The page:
Stellar. Just look at those first three images.
Travels with Hiroshi Shimizu: Eclipse Series 13
Eclipse has outdone themselves. Hiroshi Shimizu, friend and collaborator with Yasujiro Ozu, is virtually unknown in the West. The opportunity to see him films (with subtitles) will add another dimension to an era canonized by Ozu, Mizoguchi and Naruse. There are four titles included in the set: Japanese Girls at the Harbor (1933), Mr. Thank You (1936), The Masseurs and a Woman (1938) and Ornamental Hairpin (1941). Crazy guy Katsuhiro Ishii (Funky Forest) just made an adaptation of Shimizu's The Masseurs and a Woman. All reports were that the adaption was very faithful to the original, and I'm glad I can actually make that assessment myself! Buy this set and support the efforts of Eclipse. I will gladly add this set to the stacks of to-be-watched. Check out Dave Kern's rundown of the set here.
Dodes'ka-Den (1970) directed by Akira Kurosawa
I have been thinking a lot about Dodes'ka-Den lately. After seeing Oshima's Burial of the Sun last year, I was convinced it was one of the most apocalyptic depictions of post-War Japan I had ever seen. Until I remembered Dodes'ka-Den, but barely remembered. It has to be over 10 years since I've seen it. Perfect timing: a remastered DVD with a very cool cover. Comparisons aside, Dodes'ka-Den is an interesting film all on its own. Kurosawa had just been canned from the production of Tora! Tora! Tora! and Dodes'ka-Den was Kurosawa's attempt at resurrecting his career. Meanwhile films were out, TV was in. Due to the state of the film industry, Kurosawa started his own production company along with Masaki Kobayashi, Kon Ichikawa and Keisuke Kinoshita called the four of Clubs. Dodes'ka-Den was the first and only film for the failed production company. It was also Kurosawa's first color film and made uncharacteristically quick (one month versus two years for his previous film, Red Beard.) No one is going to say that Dodes'ka-Den is Kurosawa's best film, but it shows an adventurous side to a master filmmaker whose career was starting to wane.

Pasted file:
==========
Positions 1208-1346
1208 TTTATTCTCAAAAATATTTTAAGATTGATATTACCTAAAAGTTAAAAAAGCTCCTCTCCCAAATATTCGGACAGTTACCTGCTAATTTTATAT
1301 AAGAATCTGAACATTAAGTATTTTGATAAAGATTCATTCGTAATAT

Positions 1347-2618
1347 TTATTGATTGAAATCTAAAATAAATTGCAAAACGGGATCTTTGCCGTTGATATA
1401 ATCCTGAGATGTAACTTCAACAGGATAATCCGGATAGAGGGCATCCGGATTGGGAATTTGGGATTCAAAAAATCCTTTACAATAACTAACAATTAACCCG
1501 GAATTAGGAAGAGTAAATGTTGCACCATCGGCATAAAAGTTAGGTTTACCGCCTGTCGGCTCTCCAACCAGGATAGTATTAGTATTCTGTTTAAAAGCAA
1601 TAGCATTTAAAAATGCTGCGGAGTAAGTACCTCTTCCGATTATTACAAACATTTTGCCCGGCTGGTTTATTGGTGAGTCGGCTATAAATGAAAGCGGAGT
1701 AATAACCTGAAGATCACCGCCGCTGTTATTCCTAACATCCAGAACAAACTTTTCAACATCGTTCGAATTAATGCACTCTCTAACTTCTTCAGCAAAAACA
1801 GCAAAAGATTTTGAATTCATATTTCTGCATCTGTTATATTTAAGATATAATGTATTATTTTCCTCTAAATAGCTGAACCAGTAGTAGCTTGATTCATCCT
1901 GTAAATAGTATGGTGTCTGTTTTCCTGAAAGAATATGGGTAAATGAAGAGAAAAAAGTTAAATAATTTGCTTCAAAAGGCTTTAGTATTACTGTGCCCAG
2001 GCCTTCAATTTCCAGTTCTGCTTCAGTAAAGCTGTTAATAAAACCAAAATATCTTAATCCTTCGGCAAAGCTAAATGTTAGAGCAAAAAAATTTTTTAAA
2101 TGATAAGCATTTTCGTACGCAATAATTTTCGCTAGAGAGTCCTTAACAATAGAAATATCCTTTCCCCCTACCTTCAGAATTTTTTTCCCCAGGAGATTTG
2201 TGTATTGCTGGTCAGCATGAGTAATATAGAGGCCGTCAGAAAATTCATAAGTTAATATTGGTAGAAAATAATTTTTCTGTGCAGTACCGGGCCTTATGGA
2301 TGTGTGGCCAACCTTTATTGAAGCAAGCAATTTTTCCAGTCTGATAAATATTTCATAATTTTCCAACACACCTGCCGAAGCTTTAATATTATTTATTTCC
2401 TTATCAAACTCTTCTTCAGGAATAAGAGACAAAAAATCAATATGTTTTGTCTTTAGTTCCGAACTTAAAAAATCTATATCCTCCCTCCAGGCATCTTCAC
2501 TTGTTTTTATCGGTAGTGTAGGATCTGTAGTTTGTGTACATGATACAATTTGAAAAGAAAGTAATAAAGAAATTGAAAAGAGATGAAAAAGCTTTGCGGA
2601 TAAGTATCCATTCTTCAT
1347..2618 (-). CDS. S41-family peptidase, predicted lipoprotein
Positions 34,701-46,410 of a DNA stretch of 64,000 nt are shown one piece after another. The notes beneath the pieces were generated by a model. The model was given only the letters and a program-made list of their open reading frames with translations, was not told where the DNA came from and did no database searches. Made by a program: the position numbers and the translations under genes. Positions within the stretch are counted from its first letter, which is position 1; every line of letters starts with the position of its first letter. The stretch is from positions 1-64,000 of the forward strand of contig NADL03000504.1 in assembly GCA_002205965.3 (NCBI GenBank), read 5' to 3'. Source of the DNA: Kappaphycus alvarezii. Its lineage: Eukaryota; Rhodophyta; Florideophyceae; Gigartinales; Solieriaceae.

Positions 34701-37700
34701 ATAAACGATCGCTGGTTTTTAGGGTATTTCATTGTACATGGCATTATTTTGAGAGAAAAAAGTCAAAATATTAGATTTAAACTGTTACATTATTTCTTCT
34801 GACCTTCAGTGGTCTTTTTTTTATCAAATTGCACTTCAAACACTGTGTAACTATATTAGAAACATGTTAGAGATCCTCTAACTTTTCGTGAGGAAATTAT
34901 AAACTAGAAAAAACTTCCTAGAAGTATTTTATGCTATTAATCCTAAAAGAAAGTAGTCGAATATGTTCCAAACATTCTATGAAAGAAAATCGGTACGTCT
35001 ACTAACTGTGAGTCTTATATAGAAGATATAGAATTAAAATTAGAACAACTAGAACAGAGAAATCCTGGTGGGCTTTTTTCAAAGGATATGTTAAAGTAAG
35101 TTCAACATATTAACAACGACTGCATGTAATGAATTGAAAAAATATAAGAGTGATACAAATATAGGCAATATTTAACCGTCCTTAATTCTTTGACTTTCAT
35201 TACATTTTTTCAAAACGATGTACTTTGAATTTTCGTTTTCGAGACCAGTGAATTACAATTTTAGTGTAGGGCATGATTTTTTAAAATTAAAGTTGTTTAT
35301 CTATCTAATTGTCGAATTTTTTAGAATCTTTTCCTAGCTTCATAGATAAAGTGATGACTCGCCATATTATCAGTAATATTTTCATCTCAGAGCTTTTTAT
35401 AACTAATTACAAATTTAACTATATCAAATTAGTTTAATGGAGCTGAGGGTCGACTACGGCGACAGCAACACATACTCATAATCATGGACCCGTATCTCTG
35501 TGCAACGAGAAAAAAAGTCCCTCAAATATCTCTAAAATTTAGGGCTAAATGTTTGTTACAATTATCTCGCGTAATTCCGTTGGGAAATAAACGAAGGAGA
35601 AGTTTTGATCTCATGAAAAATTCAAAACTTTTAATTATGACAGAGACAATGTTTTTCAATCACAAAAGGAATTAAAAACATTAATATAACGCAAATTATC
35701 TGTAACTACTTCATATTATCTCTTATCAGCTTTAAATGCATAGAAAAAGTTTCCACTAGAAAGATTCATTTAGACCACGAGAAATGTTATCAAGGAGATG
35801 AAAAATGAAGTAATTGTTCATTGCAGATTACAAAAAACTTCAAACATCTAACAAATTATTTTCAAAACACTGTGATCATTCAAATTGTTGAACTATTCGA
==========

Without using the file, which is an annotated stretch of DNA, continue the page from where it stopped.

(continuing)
The F.W. Murnau Collection - Nosferatu (1922), Faust (1926), The Last Laugh (1924), Tartuffe (1925), The Haunted Castle (1921), The Finances of the Grand Duke (1924)
This set is notable for the inclusion of a brand new version of Faust, The Haunted Castle and The Finances of the Grand Duke (all available separately) with the other three simply throw-ins previously available from Kino. Faust was originally released to different markets in seven different versions. Is this new one the best one? I have no idea, but it purports to be from Murnau's own stash.
Yella (2007) directed by Christian Petzold
I missed this German film at last years MSPIFF despite an insider tip that it was a film not to be missed. Yella may be one of New Yorker's last obligations for domestic release.
Elegy (2008) directed by Isabel Coixet
The best part of cataloging DVD releases is realizing how many films I missed in the theater. This is one that I probably should have set aside my misgivings and seen. Check out the Japanese website (the only one still functioning) through the link above.
Punisher: War Zone (2008) directed by Lexi Alexander
This is one where my misgivings probably saved me from seeing a terrible movie.
And for all you vampires-in-love fans, released on Saturday because it is so special:
Twilight (2008) directed by Catherine Hardwicke